For most aspiring actors, being called to a meeting by the associate artistic director of the theatre ensemble The Actors' Gang would have been a dream come true. But for Tim Wright, actor and artistic director of the Hollywood-based Circle X Theatre Company, that meeting last week was his worst nightmare. Instead of sharing tales from the trenches or exchanging creative ideas with his peer, Wright found himself being asked to find an alternative venue for Circle X's production of The Brothers Karamazov, scheduled to open in just eight weeks at Culver City's newly renovated performance space, the Ivy Substation.
"I was very disturbed," said Wright, who has already spent approximately $7,000 of the company's savings on auditions, publicity, rehearsal space, and printed materials. Earlier this year, Circle X and NoHo's Road Theatre Company were awarded Performing Arts Grants by Culver City, including a fee waiver for the 99-Seat house over the course of a production. For theatre companies such as Circle X and the Road, which rely on grants and donations, as well as box office receipts, for their operating budgets, free access to the space meant the company members could focus all their energy on the creative elements of the production rather than on fundraising.
For Circle X, which typically produces twice each year, losing the venue at this point means at least a delay for its upcoming production, as well as damage to the long-term health of the company. Since learning of the scheduling conflict with the Ivy Substation's newly appointed resident theatre group, The Actors' Gang, Wright has spent most of his time crunching numbers and checking the availability of performance spaces across Los Angeles.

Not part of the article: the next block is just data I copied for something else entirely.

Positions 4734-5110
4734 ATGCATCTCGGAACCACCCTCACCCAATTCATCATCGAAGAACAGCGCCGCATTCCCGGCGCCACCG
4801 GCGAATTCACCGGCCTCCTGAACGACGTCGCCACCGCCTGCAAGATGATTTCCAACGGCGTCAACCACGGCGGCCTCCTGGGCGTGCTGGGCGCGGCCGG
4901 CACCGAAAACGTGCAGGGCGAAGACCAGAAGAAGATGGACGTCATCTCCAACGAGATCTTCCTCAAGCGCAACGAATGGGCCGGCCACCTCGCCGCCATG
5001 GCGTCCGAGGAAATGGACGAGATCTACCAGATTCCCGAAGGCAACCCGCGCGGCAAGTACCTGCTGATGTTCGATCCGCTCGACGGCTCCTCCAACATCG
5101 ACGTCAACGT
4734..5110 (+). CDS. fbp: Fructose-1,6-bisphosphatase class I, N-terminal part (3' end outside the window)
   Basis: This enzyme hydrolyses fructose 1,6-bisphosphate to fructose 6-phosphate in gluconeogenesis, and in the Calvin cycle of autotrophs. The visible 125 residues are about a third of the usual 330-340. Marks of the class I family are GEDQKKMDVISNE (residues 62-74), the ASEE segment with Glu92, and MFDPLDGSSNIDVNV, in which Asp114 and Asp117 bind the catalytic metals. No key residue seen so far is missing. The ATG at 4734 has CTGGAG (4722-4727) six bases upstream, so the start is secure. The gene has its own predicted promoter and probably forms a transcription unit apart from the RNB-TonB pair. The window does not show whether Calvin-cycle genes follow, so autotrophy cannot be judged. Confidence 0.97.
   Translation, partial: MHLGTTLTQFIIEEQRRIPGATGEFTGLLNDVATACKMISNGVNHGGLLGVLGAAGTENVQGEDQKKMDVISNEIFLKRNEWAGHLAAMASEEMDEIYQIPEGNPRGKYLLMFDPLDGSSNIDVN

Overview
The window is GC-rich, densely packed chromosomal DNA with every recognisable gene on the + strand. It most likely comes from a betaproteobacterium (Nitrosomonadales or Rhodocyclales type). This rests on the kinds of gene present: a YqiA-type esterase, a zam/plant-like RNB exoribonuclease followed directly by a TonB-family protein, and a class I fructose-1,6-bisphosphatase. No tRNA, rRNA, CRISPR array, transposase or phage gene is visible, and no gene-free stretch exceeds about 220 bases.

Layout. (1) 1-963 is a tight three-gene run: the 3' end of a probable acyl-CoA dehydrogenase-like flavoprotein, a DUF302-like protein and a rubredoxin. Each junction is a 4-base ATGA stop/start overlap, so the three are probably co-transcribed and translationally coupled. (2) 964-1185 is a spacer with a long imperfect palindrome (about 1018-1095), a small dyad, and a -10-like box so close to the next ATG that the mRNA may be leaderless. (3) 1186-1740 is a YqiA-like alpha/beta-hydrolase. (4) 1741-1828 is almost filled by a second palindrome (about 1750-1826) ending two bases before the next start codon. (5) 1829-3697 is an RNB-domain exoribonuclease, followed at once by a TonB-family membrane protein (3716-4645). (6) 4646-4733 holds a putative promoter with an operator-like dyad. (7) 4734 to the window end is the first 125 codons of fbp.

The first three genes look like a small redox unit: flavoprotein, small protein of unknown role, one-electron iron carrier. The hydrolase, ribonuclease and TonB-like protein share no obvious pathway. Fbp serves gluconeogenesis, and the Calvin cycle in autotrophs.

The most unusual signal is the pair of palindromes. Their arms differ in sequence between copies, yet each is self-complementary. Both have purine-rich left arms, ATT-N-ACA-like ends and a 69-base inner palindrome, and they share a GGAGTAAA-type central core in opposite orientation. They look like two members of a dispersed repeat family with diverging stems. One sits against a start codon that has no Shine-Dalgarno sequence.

As part of an effort to stimulate the economy of Culver City and restore its rich entertainment heritage, in the mid-1990s the city's redevelopment agency sponsored an initiative to foster cultural events by funding different arts groups and supporting artists who already served the city. In addition to a weekly chamber music series, the Summer Sunset music festival, and free public concerts, the agency also set its sights on creating a theatre row in Culver City's historic downtown that would be anchored by the Kirk Douglas Theatre on one end and the Ivy Substation on the other.
Originally built in 1907 by the Los Angeles Pacific Railway as a substation for the red cars that ran from downtown Los Angeles to the ocean, the Ivy Substation sat empty between 1954 and 1987. In 1987 the redevelopment agency invested $2.5 million in restoring the building. In 2001 an additional $500,000 was spent on redesigning the interior and converting the building into a state-of-the-art theatre facility, which includes 99 seats donated by the Shubert Theatre. For the last two years, the Ivy Substation has been a satellite of the Center Theater Group, which recently opened the Kirk Douglas a few blocks west, leaving the Substation open territory for another resident theatre group.